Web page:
7Hedrick 2000, 8-9.
8Scott G. Brown: Mark's Other Gospel: Rethinking Morton Smith's Controversial Discovery. ESCJ 15. Wilfrid Laurier University Press. 2005, 25.
9Hedrick 2000, 8-9.
10Brown 2005, 25.
11John Dart: Decoding Mark. Trinity. 2003, 139.
12Hedrick 2000, 8-9.
13Hedrick 2000, 8-9.
14Dart 2003, 139.
15Hedrick 2000, 8-9.
16http://www.music.princeton.edu/%7Ejeffery/smithfaq.html

Wednesday, October 14, 2009

Four Articles about Secret Mark in November / December Issue of Biblical Archaeology Review

Biblical Archaeology Review, November / December 2009 issue has a special section titled "Secret Mark" - A Modern Forgery? with four new articles concerning the question of authenticity of the Secret Gospel of Mark. From the website:

"Secret Mark": An Amazing Discovery
By Charles Hedrick

Southwest Missouri State University professor Charles Hedrick opens the discussion by setting the stage for us, as we asked him to do, without revealing his own belief in the authenticity of Secret Mark.

"Secret Mark": Morton Smith - Forger
By Hershel Shanks

In true BAR fashion, we wanted to present the case for a forgery, a position numerous scholars hold. After being turned down by three major scholars who embrace this position, editor Hershel Shanks undertook to summarize the evidence himself.

"Secret Mark": Was Morton Smith a Great Thespian and I a Complete Fool?
By Helmut Koester

Harvard professor Helmut Koester presents a fascinating textual analysis of Secret Mark. Koester includes an account of his relationship with Columbia professor Morton Smith who discovered Secret Mark (or forged it) and why he believes it is authentic.

"Secret Mark": Restoring a Dead Scholar’s Reputation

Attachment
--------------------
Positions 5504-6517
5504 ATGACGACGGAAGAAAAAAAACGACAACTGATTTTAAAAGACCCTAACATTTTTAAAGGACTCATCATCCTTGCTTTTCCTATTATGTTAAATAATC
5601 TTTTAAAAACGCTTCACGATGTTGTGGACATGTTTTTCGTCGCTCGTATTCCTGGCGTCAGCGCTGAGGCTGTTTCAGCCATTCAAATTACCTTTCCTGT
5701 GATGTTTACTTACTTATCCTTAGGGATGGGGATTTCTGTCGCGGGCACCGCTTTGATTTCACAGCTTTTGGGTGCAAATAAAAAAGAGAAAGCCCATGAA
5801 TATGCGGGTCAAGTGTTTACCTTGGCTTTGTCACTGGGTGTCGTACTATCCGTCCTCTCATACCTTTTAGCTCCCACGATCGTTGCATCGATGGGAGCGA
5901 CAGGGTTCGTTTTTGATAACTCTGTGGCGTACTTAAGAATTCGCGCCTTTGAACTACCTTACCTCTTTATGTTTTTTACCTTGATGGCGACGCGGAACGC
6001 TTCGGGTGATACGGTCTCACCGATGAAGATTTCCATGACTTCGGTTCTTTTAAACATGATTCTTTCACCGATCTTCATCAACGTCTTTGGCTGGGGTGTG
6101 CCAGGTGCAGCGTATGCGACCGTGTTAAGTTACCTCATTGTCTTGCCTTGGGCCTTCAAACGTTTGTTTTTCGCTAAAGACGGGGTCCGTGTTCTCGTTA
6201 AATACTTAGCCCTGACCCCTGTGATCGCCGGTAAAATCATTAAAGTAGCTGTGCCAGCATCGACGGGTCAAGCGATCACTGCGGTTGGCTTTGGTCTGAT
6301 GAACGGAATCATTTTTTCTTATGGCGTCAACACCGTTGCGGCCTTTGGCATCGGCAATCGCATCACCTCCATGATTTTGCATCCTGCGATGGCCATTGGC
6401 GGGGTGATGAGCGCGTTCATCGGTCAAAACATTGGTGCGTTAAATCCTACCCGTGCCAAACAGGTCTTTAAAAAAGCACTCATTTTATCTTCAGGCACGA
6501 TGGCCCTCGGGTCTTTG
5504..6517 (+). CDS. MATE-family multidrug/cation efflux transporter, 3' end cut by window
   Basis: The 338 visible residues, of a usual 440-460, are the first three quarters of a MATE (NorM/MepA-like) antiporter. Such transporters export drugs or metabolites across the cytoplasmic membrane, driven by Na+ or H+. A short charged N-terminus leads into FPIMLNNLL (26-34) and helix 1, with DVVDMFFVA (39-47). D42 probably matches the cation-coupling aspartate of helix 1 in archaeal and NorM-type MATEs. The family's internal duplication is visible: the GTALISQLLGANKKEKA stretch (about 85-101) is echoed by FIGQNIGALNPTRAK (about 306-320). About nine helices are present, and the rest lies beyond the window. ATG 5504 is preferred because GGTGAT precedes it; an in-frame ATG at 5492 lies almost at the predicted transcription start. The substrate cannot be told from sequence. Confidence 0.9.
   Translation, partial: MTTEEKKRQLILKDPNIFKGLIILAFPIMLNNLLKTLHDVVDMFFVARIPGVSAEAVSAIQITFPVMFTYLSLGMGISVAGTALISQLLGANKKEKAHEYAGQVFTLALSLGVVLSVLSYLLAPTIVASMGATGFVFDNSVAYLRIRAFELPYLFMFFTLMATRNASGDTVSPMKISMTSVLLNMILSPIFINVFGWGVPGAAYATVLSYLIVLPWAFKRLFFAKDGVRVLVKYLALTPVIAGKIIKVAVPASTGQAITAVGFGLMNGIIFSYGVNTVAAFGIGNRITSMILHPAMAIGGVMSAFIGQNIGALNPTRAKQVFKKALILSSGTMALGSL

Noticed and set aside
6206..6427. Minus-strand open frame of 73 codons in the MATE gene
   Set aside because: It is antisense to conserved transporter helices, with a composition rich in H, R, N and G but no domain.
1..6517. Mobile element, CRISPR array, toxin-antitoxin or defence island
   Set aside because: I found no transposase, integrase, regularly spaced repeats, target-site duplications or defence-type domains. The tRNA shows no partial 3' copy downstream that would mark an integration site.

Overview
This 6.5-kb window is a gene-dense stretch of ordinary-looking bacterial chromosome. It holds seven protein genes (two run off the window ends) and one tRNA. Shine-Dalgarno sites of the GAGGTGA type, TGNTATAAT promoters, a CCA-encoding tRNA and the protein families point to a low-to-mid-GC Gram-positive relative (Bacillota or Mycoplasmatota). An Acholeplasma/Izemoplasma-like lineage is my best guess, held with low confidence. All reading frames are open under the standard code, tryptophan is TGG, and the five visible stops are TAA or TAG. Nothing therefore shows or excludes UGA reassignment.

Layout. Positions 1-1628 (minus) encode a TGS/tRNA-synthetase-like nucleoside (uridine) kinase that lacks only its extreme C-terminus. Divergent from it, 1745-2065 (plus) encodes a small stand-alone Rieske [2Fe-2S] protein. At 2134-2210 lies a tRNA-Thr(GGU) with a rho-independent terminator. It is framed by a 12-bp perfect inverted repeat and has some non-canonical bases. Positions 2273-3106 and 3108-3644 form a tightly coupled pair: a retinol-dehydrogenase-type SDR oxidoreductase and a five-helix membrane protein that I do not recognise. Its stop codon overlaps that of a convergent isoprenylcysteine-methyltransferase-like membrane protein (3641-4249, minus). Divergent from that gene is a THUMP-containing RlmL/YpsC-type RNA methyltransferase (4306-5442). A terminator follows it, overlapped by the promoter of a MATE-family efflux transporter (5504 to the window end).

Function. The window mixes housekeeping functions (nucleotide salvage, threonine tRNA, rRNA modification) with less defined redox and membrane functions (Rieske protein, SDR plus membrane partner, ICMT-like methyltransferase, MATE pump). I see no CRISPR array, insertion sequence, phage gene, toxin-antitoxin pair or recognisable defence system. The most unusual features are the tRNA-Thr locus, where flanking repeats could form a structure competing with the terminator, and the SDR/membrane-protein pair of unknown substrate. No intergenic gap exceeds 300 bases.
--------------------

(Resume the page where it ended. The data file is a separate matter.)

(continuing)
By Hershel Shanks

Hershel Shanks reveals his own conclusion about Secret Mark as a result of his study of the opposing arguments.

--

The first article, written by Charles W. Hedrick, can be read in its entirety at http://www.bib-arch.org/bar/article.asp?PubID=BSBA&Volume=35&Issue=06&ArticleID=21&Page=0&UserID=0&

In the article Hedrick lays down the basic discovery story of Clement's letter to Theodore and of the extracts from the Secret Gospel of Mark it featured. For people not familiar with the debate, the article could very well function as the introduction and retelling of the circumstances surrounding Smith's visit to Mar Saba in 1958, the discovery he claimed to have made, and the subsequent disappearance of the manuscript. Hedrick takes the story, albeit very briefly, to the rekindled debate with mentions of Scott G. Brown's "Mark’s Other Gospel: Rethinking Morton Smith’s Controversial Discovery" (2005), Stephen C. Carlson's "The Gospel Hoax: Morton Smith’s Invention of Secret Mark" (2005), and Peter Jeffery's "The Secret Gospel of Mark Unveiled: Imagined Rituals of Sex, Death, and Madness in a Biblical Forgery" (2007). He concludes echoing his previous assessment from 2003: "The stalemate with regard to Secret Mark continues."

Substantially the article does not contain anything new for people who have already read e.g. Smith's own descriptions of his discovery. There are some neat pictures illustrating the story, and if they are large enough in the printed magazine, the colour photographs of the three pages of the manuscript could come in handy, too.